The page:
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Publication numberUS6795171 B1
Publication typeGrant
Application numberUS 09/653,130
Publication dateSep 21, 2004
Filing dateAug 31, 2000
Priority dateMay 24, 2000
Fee statusPaid
Also published asUS6665058
Publication number09653130, 653130, US 6795171 B1, US 6795171B1, US-B1-6795171, US6795171 B1, US6795171B1
InventorsAl Gilbertson
Original AssigneeEightstar Diamond Company, Inc.
Export CitationBiBTeX, EndNote, RefMan
External Links: USPTO, USPTO Assignment, Espacenet
Device for judging symmetry, brightness, and efficiency of light return in precious stones
US 6795171 B1
Abstract
The invention is a multicolored reflecting surface that can be mounted beneath a lens for facilitating the grading of a gemstone's brightness and symmetry. The multicolored reflective surface may be a disc that has an opening or aperture surrounded by multicolored concentric rings through which the gemstone is viewed on the object side of the lens. Alternatively, the multicolored reflective surface may be a cylinder formed of multicolored bands through which the gemstone is viewed. Light reflecting from the multicolored rings or bands creates specific colors on the gemstone that allow symmetry and brightness of the stone to be evaluated.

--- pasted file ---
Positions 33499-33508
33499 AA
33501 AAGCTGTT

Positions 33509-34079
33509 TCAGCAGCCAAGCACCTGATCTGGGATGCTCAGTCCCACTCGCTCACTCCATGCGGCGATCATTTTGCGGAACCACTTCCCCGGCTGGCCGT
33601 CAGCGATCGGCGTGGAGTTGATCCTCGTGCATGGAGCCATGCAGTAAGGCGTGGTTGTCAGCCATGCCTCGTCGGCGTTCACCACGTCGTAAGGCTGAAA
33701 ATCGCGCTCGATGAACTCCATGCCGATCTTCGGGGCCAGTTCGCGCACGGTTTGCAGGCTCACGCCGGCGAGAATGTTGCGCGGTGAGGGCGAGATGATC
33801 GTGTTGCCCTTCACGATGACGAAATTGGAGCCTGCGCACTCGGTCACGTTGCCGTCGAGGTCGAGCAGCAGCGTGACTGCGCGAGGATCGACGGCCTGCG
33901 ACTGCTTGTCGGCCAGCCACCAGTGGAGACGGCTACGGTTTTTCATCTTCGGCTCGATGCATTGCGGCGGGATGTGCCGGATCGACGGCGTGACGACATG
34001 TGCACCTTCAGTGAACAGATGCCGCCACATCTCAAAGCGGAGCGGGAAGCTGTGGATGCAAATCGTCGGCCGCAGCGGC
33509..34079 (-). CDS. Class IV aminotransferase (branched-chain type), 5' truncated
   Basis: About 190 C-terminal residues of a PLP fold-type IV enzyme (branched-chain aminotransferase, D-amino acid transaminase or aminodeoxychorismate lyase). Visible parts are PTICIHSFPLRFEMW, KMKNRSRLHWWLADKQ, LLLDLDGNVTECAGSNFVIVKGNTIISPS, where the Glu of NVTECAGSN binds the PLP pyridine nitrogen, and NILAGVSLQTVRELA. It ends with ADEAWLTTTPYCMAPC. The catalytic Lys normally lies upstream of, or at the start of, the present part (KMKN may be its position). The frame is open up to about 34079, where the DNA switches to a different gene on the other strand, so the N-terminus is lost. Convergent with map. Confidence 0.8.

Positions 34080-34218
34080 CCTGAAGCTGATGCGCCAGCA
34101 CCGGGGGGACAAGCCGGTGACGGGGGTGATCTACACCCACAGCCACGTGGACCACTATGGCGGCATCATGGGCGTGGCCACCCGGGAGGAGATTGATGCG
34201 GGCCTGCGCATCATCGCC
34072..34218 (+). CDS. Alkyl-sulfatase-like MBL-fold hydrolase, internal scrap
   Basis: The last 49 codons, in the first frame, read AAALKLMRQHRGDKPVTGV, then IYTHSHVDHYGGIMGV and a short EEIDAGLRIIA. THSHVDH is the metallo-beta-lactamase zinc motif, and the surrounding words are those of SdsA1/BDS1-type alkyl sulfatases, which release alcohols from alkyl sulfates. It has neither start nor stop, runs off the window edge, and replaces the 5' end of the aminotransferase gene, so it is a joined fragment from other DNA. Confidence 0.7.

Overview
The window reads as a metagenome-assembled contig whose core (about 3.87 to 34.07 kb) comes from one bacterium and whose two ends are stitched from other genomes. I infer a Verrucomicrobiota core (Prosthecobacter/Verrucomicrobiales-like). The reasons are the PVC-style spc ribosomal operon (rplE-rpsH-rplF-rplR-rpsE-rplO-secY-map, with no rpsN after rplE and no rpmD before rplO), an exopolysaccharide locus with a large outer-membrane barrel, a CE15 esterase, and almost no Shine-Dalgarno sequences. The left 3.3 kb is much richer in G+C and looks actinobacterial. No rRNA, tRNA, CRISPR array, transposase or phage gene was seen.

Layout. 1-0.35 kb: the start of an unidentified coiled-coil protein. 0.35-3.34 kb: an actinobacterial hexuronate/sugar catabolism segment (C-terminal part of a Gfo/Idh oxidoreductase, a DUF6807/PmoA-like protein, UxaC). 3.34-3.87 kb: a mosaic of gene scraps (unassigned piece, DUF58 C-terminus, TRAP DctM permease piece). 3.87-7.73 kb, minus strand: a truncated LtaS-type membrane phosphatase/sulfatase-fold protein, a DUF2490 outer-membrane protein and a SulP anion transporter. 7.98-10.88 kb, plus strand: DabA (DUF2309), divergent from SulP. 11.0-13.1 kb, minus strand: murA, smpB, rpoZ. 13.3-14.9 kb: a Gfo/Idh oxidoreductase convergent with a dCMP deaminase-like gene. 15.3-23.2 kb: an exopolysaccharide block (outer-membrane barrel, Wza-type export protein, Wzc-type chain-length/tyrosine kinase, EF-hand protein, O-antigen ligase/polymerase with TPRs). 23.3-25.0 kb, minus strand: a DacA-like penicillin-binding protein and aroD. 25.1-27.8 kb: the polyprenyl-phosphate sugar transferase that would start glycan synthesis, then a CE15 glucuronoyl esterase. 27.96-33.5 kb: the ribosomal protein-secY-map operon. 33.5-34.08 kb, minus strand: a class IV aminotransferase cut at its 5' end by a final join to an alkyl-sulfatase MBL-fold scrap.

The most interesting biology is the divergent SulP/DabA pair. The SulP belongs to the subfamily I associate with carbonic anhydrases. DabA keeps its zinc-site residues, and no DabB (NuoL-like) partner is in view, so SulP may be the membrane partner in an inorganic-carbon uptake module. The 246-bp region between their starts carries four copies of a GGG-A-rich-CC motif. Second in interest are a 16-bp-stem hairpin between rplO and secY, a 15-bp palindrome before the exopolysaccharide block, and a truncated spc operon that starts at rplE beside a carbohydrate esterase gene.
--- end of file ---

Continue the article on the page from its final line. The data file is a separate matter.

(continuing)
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Claims(5)
What is claimed is:
1. An invention used in conjunction with a lens for judging a gemstone's brightness and symmetry, comprising: